Air Conditioners Throughout History

Posted on July 13, 2016

It’s hard to imagine a world without air conditioning. This is especially true with the heat and humidity of summer bearing down on us. But while we take it for granted now, air conditioning has only been a widespread convenience for about the last 50 years.

The first modern electrical air conditioner was invented in 1902 by an engineer in Buffalo, New York who was tasked with solving a paper-damaging humidity problem at a publishing company. Like its present day counterpart, the device cooled air and lowered humidity levels via air circulated and treated through cooling coils. The rudimentary invention prompted engineers and businesses to experiment and improve on the technology, and the American public got its first taste of air conditioning at the 1904 World’s Fair in St. Louis.

In the 1920s, air conditioning advancements allowed Americans flocking to movie theaters during Hollywood’s Golden Age to watch their favorite matinee stars while relaxing in climate controlled comfort. But air conditioning units were too large and expensive for public consumption. In the 1930s, smaller residential units were built, but still remained too costly for most consumers. That began to change in the late 1940s, when inexpensive versions of residential air conditioners became available. As America prospered in the mid-to-late 1960s, most new homes were equipped with central air conditioning. Window air conditioners were also more affordable than ever for older homes, which helped to spark population growth in hot-weather states like Arizona and Florida. According to the Energy Information Administration, in 2015 nearly 100 million American homes had air conditioning, representing 87% of all households.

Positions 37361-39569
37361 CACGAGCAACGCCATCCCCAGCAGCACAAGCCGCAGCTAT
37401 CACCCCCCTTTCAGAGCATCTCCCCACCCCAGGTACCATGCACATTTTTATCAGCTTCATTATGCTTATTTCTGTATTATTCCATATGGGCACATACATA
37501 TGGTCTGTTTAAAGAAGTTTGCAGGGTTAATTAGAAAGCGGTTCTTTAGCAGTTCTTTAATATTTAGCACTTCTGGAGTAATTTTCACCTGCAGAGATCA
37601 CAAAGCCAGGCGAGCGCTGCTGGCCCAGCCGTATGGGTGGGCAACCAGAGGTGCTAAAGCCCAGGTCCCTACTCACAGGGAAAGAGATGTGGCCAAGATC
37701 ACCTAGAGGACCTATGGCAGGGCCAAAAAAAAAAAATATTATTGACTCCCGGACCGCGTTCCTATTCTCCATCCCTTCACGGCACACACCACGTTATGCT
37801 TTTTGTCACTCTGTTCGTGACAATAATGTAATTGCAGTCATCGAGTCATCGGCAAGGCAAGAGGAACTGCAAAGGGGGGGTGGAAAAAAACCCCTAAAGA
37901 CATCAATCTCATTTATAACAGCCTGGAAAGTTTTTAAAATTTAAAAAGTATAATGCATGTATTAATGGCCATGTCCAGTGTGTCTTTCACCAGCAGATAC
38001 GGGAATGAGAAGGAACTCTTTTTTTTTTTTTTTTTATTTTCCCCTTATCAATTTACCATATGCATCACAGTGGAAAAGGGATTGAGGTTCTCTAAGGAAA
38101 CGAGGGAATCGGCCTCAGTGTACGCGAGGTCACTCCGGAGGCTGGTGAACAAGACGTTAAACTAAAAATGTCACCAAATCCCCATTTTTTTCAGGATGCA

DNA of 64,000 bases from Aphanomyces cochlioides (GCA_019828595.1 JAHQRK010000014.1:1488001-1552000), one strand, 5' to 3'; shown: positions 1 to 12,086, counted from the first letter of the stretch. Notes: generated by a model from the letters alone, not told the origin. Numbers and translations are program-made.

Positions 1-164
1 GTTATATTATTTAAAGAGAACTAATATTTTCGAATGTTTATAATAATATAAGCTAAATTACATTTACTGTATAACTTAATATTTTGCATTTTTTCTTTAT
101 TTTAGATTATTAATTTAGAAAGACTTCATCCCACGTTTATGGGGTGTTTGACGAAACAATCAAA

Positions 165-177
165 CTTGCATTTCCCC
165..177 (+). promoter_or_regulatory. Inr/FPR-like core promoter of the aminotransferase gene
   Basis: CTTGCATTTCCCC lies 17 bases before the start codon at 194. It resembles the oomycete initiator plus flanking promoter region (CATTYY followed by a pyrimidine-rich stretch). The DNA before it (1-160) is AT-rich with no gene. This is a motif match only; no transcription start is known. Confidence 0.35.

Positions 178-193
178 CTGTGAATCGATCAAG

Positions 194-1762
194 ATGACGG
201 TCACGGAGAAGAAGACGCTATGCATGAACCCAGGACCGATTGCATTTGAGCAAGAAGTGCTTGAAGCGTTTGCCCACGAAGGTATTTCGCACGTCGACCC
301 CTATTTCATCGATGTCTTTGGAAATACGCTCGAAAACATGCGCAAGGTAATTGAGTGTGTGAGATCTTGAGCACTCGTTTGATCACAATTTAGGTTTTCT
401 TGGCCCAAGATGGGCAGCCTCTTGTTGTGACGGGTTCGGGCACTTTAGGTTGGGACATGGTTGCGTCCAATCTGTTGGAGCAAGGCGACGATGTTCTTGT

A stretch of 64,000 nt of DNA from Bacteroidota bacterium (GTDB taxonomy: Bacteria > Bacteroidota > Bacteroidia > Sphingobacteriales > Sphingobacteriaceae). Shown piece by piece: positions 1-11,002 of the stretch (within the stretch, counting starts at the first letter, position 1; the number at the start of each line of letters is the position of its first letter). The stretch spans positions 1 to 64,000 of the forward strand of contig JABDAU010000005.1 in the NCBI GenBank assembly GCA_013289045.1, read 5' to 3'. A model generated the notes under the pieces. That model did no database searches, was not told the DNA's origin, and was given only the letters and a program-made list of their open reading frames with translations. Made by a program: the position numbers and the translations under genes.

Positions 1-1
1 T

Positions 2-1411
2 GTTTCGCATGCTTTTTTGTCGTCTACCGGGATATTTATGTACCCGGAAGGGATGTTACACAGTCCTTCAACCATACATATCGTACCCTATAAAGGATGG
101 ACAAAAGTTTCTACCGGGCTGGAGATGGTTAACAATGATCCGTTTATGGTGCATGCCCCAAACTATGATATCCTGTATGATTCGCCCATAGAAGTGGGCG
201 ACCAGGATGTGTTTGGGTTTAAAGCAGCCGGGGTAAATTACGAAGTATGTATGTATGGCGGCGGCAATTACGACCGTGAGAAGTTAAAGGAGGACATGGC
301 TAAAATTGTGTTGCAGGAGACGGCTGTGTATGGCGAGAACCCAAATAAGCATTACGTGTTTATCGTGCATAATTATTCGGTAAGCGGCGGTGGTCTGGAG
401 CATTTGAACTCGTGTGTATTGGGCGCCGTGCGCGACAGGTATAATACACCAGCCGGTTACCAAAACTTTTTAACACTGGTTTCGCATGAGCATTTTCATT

Today’s air conditioners use the same basic principle as the first versions….with decades of improvements, of course. Systems chill indoor air, utilizing a process that forces special chemical compounds to evaporate and condense over and over again in a closed system of coils. The compounds involved are refrigerants that have properties enabling them to change at relatively low temperatures. Air conditioners also contain fans that move warm interior air over these cold, refrigerant-filled coils. Central air conditioners have a whole system of ducts designed to funnel air to and from these serpentine, air-chilling coils.

Your friends at General are proud to be a part of more than 100 years of the home comfort industry. Call us today for all your air conditioning needs.

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